Mike Henley

We have lost our long-time friend, keyboard player Mike Henley.

He was an unmistakable presence on the stage, and his Hammond M3 organ was an integral part of the band’s signature sound. One of the “old-timers” in the band, Mike brought a wealth of early rock ‘n’ roll knowledge to Claude Jones, and he would occasionally step out front to favor us with a selection from Johnny Otis or Fats Domino. He will be remembered fondly by fans and fellow musicians.

Mike played with numerous groups in the Washington area over a musical career that spanned half a century. He was one of the original members — along with Tom Guernsey, Joe Triplett and Bob Berberich — of the legendary Reekers, who recorded the 1965 regional Hangmen hit “What a Girl Can’t Do.” After Claude Jones, Mike had a 30-year run with the Mystery Band and an overlapping tenure with the Newports that was still going into 2020.

Michael Peter Henley died on March 1, 2021, after a long struggle with numerous health problems following a quadruple bypass surgery.

3 comments to Mike Henley

  • Neal Montgomery

    Oh, I did not know. Sorry to hear this. I bought my first “real” keyboard from him when I was about 15 years old. Farfisa double keyboard. I was the envy of my friends that only had single keyboards 🙂

  • Elizabeth Henley

    My brother died on March 1, 2021 at 11:17 pm in the Intensive Care Unit at Suburban Hospital in Bethesda, Maryland. I was with him much of the nearly 72 hours of that last hospitalization and when he died. While he had undergone a successful hip replacement surgery in June 2019 and a quadruple bypass in August 2020, his death was a result of multiple unresolved health issues during the last 7 months of his life. From childhood on, the best part of Michael’s life was playing music, and performing with longtime friends in various bands since his teenage years up until the time of the Coronavirus. He was eager to regain his health and return to “normal” life.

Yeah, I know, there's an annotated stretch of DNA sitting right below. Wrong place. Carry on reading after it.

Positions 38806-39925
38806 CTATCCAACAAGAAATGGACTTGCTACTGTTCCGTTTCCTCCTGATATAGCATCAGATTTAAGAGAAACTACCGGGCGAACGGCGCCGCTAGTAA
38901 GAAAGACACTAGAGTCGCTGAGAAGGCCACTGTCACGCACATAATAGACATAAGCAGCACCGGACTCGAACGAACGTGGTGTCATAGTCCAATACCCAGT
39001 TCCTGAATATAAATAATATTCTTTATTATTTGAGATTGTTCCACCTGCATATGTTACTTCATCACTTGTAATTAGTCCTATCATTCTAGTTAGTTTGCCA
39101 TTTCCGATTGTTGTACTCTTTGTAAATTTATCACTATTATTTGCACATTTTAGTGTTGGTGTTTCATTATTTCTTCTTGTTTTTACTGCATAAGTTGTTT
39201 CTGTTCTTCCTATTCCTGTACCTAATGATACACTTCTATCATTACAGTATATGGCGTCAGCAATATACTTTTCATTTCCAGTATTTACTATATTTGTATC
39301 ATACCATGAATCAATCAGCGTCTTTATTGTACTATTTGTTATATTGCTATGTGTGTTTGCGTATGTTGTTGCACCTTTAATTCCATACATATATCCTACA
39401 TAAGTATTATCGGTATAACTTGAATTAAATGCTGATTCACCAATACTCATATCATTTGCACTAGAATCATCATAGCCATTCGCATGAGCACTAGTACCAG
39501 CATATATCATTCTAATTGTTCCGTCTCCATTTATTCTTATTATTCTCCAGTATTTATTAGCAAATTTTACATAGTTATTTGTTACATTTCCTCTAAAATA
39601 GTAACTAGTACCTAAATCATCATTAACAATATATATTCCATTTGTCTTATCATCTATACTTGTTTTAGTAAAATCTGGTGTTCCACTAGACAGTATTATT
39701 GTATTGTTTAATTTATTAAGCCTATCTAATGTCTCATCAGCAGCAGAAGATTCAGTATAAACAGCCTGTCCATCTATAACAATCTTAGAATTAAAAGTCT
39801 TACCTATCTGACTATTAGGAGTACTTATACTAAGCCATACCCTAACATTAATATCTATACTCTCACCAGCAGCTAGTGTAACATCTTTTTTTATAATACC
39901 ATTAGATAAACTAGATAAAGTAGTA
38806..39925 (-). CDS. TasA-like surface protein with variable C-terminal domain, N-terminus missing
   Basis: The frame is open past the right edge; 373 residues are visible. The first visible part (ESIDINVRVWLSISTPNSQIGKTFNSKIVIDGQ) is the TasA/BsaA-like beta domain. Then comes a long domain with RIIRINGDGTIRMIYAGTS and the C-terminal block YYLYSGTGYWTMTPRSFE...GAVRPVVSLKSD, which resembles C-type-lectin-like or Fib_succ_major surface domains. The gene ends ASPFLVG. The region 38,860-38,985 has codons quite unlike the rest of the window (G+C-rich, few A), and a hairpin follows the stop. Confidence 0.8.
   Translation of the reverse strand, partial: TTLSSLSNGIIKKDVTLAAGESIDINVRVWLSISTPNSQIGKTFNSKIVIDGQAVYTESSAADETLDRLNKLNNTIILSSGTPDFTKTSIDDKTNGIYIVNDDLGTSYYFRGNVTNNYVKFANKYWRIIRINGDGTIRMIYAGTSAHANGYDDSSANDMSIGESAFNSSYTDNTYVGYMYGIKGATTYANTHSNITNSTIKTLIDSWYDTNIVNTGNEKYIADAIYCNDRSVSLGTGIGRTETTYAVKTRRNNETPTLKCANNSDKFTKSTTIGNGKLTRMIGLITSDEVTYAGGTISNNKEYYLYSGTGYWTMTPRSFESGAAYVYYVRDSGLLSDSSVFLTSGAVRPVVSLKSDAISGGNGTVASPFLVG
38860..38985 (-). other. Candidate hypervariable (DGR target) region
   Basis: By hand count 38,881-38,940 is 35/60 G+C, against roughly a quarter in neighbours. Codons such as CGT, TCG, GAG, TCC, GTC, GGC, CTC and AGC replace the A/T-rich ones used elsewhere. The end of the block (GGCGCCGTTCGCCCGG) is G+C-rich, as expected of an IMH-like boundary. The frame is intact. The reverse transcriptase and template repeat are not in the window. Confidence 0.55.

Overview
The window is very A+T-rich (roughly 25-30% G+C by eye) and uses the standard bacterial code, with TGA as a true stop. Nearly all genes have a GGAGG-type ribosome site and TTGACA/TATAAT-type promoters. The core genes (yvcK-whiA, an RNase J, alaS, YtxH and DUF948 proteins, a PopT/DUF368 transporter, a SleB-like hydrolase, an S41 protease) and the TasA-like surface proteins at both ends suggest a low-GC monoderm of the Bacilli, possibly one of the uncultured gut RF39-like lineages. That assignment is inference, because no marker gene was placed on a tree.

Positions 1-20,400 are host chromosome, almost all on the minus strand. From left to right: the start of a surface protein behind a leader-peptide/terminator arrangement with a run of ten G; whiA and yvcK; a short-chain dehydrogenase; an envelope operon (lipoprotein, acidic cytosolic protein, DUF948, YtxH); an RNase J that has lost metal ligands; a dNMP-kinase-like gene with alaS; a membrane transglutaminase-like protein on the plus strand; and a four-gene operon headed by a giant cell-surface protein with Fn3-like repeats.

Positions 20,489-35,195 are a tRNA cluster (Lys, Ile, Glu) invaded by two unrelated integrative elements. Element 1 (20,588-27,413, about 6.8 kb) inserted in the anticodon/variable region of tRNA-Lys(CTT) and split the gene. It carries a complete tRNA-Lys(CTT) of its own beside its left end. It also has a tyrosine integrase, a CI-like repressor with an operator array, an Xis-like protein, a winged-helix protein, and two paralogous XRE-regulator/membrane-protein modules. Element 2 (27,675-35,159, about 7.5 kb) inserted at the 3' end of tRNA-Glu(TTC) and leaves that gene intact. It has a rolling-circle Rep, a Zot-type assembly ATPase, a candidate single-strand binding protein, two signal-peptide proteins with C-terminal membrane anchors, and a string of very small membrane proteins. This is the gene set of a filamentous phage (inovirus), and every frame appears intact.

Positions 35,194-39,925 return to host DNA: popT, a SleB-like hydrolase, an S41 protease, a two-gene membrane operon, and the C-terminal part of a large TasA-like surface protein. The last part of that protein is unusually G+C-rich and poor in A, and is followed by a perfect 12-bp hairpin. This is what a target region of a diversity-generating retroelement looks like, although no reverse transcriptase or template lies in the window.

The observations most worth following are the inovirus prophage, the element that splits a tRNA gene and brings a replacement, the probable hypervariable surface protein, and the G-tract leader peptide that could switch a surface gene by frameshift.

• Jay

    I met Mike when Peter Blachly and I kidnapped him in 1968. We were on our way to Howard’s Speaker Repair in Kensington, and we saw him hitchhiking up Connecticut Avenue, sporting a credible Garth Hudson look with the beard and hat. Of course we had to stop. Mike noticed the Altec Lansing 15 in the back seat and knew right away where we were headed. As we got to talking, he revealed that he did in fact play keyboards, and we decided then and there to bring him back to Little Gray. We’d been looking for a keyboard player. Clearly it was meant to be! He was unimpressed, affecting a sort of jaded-veteran demeanor, but we wouldn’t be discouraged. Our persistent enthusiasm eventually wore him down, and he reluctantly went along with it. (I think secretly he was a little intrigued.) We took a quick detour to pick up his Farfisa in Garrett Park, and off we went.

    It was one of those small pivotal moments that is surprisingly consequential. Soon afterwards he brought Joe aboard, and just like that we were a real, five-piece band. The brief, strange trip that became Claude Jones was just getting started…

    Rest in peace, Pal.

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